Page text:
I am not going to eliminate all of my waste during this challenge. I know that there are things I will not be able to forgo; but I have become more aware of what I am contributing to the waste cycle. The problem is, when I get a chance to take a day off and go to a Cubs game, I usually do. I skipped class on Tuesday to attend my second Cubs game of the season. This time I only had one hotdog with no packets of mustard, rather I went to the communal mustard dispenser. I did accumulate plenty of points when it was all said and done. Fortunately, I am aware of what waste I did cause…and I am not proud of it

April 7, 2011 at 8:43 pm 2 comments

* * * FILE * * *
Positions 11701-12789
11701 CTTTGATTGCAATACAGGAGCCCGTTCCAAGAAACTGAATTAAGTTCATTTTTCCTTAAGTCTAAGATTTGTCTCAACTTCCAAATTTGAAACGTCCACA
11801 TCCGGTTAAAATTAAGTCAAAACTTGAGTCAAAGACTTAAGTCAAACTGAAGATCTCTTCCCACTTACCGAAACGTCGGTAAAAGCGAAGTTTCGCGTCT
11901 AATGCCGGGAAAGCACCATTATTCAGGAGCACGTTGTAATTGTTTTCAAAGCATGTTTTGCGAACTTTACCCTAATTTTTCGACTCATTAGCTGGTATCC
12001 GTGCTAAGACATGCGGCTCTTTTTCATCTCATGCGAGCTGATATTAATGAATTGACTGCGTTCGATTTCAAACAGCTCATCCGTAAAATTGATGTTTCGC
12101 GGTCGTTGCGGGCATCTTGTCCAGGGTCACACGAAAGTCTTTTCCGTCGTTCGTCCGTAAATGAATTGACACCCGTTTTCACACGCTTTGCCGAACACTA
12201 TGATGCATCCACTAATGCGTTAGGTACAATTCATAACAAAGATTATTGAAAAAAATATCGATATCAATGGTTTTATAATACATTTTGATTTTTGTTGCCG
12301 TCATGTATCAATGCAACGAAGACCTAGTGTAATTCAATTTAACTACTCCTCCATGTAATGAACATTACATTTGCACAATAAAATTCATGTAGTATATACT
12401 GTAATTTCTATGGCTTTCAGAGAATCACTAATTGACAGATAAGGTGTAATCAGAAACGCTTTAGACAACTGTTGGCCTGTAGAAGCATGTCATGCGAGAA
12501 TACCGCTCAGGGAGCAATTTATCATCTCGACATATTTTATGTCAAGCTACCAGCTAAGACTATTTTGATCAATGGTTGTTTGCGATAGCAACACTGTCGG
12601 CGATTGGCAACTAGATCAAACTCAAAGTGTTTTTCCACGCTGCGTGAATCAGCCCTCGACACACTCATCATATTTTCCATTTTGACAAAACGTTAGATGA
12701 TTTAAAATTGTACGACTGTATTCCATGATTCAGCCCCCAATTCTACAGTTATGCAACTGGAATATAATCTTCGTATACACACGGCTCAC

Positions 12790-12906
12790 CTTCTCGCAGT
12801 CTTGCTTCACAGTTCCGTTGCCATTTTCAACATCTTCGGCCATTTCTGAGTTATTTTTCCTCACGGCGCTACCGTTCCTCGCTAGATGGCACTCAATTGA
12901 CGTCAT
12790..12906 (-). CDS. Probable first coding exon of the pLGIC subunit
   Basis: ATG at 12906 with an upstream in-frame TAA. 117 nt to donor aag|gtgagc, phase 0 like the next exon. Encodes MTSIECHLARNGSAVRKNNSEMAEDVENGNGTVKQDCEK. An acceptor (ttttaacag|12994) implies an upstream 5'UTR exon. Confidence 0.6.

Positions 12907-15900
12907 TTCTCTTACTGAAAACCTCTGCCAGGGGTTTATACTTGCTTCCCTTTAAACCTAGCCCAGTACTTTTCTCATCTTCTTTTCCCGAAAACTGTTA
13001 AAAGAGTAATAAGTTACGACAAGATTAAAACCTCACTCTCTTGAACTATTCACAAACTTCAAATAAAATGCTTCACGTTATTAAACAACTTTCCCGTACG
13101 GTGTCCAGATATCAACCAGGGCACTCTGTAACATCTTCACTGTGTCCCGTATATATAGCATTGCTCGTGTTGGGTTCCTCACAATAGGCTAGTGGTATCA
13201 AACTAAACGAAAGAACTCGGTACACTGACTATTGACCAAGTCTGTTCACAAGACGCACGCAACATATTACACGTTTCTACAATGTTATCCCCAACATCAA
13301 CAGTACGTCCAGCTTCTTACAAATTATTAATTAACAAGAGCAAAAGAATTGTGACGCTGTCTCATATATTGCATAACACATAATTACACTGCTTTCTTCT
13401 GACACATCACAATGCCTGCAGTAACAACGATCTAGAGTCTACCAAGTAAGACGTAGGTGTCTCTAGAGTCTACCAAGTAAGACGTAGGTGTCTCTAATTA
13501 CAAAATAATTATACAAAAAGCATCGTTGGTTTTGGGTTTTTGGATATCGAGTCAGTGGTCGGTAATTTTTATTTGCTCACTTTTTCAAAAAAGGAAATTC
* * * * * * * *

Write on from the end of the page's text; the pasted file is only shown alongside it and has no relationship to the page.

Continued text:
Revolutionizing My Daily Routine

A Constant Reminder

by Isaac Alpert

I let out an aggravated, four-letter expletive immediately after spilling milk all over the front of my jacket during breakfast on Saturday. However, my hyperbolic cursing wasn’t due to the dairy wetness, but rather my acknowledgement that I couldn’t use the dining hall paper napkins to dry my fleece without sacrificing the addition of a few points to my score as part of the “No Impact Challenge.” But this game is not about convenience or forfeiting points sparingly; it is about reformatting daily routines to decrease my own carbon footprint on the Northwestern campus. This thought occurred to me as I gently dabbed my fleece with a friend’s used napkin that he was on the verge of discarding. The obvious lack of cleanliness concerning my wardrobe aside, this game has slowly been affecting my thoughts on all of my supposedly habitual wasteful actions.